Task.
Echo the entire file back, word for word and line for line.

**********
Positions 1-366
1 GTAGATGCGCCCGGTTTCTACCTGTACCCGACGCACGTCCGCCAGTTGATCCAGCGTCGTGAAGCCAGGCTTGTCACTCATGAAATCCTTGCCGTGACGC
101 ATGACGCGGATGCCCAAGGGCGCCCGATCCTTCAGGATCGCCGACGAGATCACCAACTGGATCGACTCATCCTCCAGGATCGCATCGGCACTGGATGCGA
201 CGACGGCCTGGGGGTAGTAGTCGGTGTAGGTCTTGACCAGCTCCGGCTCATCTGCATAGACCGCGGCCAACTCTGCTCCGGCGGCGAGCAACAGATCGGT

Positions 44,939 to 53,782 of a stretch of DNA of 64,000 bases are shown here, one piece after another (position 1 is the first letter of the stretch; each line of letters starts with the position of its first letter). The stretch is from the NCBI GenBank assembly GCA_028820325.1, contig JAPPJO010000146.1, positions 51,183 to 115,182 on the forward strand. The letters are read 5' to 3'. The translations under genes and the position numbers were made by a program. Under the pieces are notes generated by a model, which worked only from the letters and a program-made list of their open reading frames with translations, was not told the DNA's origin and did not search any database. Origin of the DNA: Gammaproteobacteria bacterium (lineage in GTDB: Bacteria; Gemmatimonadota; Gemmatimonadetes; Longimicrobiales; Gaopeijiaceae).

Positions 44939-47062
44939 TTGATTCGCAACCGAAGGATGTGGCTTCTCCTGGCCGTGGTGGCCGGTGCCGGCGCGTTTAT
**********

Positions 1-366
1 GTAGATGCGCCCGGTTTCTACCTGTACCCGACGCACGTCCGCCAGTTGATCCAGCGTCGTGAAGCCAGGCTTGTCACTCATGAAATCCTTGCCGTGACGC
101 ATGACGCGGATGCCCAAGGGCGCCCGATCCTTCAGGATCGCCGACGAGATCACCAACTGGATCGACTCATCCTCCAGGATCGCATCGGCACTGGATGCGA
201 CGACGGCCTGGGGGTAGTAGTCGGTGTAGGTCTTGACCAGCTCCGGCTCATCTGCATAGACCGCGGCCAACTCTGCTCCGGCGGCGAGCAACAGATCGGT

Positions 44,939 to 53,782 of a stretch of DNA of 64,000 bases are shown here, one piece after another (position 1 is the first letter of the stretch; each line of letters starts with the position of its first letter). The stretch is from the NCBI GenBank assembly GCA_028820325.1, contig JAPPJO010000146.1, positions 51,183 to 115,182 on the forward strand. The letters are read 5' to 3'. The translations under genes and the position numbers were made by a program. Under the pieces are notes generated by a model, which worked only from the letters and a program-made list of their open reading frames with translations, was not told the DNA's origin and did not search any database. Origin of the DNA: Gammaproteobacteria bacterium (lineage in GTDB: Bacteria; Gemmatimonadota; Gemmatimonadetes; Longimicrobiales; Gaopeijiaceae).

Positions 44939-47062
44939 TTGATTCGCAACCGAAGGATGTGGCTTCTCCTGGCCGTGGTGGCCGGTGCCGGCGCGTTTAT